LATEST VERSION: 1.10 - CHANGELOG
Pivotal Cloud Foundry v1.7

Configuring Proxy Settings for All Applications

This topic describes how to globally configure proxy settings for all applications in your Pivotal Cloud Foundry (PCF) deployment. Some environments restrict access to the Internet by requiring traffic to pass through an HTTP or HTTPS proxy. PCF operators can use the Cloud Foundry Command Line Interface (cf CLI) to provide the proxy settings to all applications, including system applications and service brokers.

Note: Incorrectly configuring proxy settings can prevent applications from connecting to the Internet or accessing required resources. They can also cause errands to fail and break system applications and service brokers. Although errands, system applications, and service brokers do not need to connect to the Internet, they often need to access other resources on PCF. Incorrect proxy settings can break these connections.

Set Environment Variables

To globally configure proxy settings for PCF applications, perform the following steps to set three environment variables for both the staging environment variable group and the running environment variable group.

For more information about variable groups, see the Environment Variable Groups section in the Cloud Foundry Environment Variables topic.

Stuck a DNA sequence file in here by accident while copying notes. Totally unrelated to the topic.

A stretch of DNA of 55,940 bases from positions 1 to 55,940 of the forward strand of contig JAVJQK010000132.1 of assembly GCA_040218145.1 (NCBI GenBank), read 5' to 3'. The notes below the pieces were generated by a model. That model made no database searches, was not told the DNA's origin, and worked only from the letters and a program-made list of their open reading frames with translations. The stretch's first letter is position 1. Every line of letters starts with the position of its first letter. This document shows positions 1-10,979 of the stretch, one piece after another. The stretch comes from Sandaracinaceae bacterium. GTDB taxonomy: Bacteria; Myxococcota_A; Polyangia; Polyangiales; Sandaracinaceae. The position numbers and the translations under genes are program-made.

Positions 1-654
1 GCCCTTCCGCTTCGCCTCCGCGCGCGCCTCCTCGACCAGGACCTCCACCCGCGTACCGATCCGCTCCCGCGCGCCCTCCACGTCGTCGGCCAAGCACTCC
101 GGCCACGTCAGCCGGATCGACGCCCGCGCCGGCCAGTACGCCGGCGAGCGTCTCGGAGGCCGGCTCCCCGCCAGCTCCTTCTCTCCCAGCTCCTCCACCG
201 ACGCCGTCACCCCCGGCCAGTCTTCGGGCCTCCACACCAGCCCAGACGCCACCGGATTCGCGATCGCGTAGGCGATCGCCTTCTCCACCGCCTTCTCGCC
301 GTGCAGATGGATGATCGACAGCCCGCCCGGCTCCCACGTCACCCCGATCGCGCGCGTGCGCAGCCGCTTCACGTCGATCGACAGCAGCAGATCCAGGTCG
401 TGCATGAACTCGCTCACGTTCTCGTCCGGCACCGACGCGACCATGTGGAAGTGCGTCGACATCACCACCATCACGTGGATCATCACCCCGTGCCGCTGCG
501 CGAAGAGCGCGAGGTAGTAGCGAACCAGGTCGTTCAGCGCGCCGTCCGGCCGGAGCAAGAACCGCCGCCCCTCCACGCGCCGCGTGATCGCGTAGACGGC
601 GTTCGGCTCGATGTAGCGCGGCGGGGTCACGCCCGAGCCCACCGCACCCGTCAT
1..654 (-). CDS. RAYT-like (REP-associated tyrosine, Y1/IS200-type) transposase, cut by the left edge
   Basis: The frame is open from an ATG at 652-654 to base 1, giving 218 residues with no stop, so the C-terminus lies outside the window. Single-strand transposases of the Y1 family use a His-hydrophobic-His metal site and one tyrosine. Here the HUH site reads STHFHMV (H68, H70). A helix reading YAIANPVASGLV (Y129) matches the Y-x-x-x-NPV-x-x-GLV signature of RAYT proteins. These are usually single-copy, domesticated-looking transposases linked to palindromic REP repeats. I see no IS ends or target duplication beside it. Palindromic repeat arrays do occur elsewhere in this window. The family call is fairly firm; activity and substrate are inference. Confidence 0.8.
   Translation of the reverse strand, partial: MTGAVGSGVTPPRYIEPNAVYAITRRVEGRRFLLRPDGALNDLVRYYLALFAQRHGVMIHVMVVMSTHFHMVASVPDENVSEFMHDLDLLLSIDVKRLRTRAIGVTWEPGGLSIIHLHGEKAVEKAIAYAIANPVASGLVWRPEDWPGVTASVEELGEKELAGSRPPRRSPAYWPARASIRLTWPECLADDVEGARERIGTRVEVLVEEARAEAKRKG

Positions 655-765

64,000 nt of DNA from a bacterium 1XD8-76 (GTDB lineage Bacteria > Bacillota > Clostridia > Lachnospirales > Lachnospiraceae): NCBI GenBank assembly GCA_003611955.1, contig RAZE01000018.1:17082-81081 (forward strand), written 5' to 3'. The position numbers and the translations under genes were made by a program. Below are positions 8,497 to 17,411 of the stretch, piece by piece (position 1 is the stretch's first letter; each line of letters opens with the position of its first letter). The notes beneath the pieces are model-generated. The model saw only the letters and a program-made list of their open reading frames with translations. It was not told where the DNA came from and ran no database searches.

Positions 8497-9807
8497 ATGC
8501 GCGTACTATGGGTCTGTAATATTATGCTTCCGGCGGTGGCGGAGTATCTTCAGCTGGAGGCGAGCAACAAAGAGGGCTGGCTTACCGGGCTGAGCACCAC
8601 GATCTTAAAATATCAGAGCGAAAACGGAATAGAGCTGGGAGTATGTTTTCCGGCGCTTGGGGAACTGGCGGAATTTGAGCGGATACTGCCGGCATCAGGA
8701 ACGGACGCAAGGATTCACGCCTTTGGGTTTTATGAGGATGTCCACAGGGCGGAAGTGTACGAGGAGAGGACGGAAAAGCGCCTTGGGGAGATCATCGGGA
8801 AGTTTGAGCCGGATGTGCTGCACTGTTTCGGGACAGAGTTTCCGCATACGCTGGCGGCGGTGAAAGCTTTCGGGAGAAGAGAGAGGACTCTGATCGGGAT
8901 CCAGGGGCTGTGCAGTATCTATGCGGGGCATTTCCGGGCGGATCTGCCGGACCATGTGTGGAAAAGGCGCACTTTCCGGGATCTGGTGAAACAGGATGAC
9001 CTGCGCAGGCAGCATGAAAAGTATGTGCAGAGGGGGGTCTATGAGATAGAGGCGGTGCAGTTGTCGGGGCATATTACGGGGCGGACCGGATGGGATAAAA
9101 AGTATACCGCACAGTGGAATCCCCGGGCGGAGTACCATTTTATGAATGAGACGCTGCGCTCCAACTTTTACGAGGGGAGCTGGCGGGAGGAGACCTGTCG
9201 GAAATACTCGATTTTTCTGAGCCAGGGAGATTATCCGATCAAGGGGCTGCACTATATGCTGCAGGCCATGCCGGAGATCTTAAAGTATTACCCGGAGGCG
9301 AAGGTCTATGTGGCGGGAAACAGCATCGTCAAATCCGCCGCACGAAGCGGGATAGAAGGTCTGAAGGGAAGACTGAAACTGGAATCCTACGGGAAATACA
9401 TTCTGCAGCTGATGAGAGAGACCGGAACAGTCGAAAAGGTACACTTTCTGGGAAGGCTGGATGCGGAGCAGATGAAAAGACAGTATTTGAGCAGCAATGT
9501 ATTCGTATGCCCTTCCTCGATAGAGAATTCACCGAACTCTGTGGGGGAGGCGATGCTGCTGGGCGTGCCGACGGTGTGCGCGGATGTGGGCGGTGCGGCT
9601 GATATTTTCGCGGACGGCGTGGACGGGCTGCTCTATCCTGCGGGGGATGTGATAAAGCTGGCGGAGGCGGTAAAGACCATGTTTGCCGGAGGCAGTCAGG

This procedure explains how to set proxy information for both staging and running applications. However, you can set proxy settings for only staging or only running applications.

  1. Target your Cloud Controller with the cf CLI. If you have not installed the cf CLI, see the Installing the cf CLI topic.

    $ cf api api.YOUR-SYSTEM-DOMAIN
    Setting api endpoint to api.YOUR-SYSTEM-DOMAIN...
    OK
    API endpoint:   https://api.YOUR-SYSTEM-DOMAIN (API version: 2.54.0)
    Not logged in. Use 'cf login' to log in.
    

  2. Log in with your UAA administrator credentials. To retrieve these credentials, navigate to the Pivotal Elastic Runtime tile in the Ops Manager Installation Dashboard and click Credentials. Under UAA, click Link to Credential next to Admin Credentials and record the password.

    $ cf login
    API endpoint: https://api.YOUR-SYSTEM-DOMAIN

    Email> admin Password> Authenticating... OK

  3. To configure proxy access for applications that are staging, run the following command, replacing the placeholder values:

    $ cf set-staging-environment-variable-group '{"http_proxy": "http://YOUR-PROXY:8080/", "https_proxy": "http://YOUR-PROXY:8080/", "no_proxy": "NO-PROXY.EXAMPLE.COM"}'

    • http_proxy: Set this value to the proxy to use for HTTP requests.
    • https_proxy: Set this value to the proxy to use for HTTPS requests. In most cases, this will be the same as http_proxy.
    • no_proxy: Set this value to a comma-separated list of DNS names or IP addresses that can be accessed without passing through the proxy. This value may not be needed, because it depends on your proxy configuration. From now on, the proxy settings are applied to staging applications.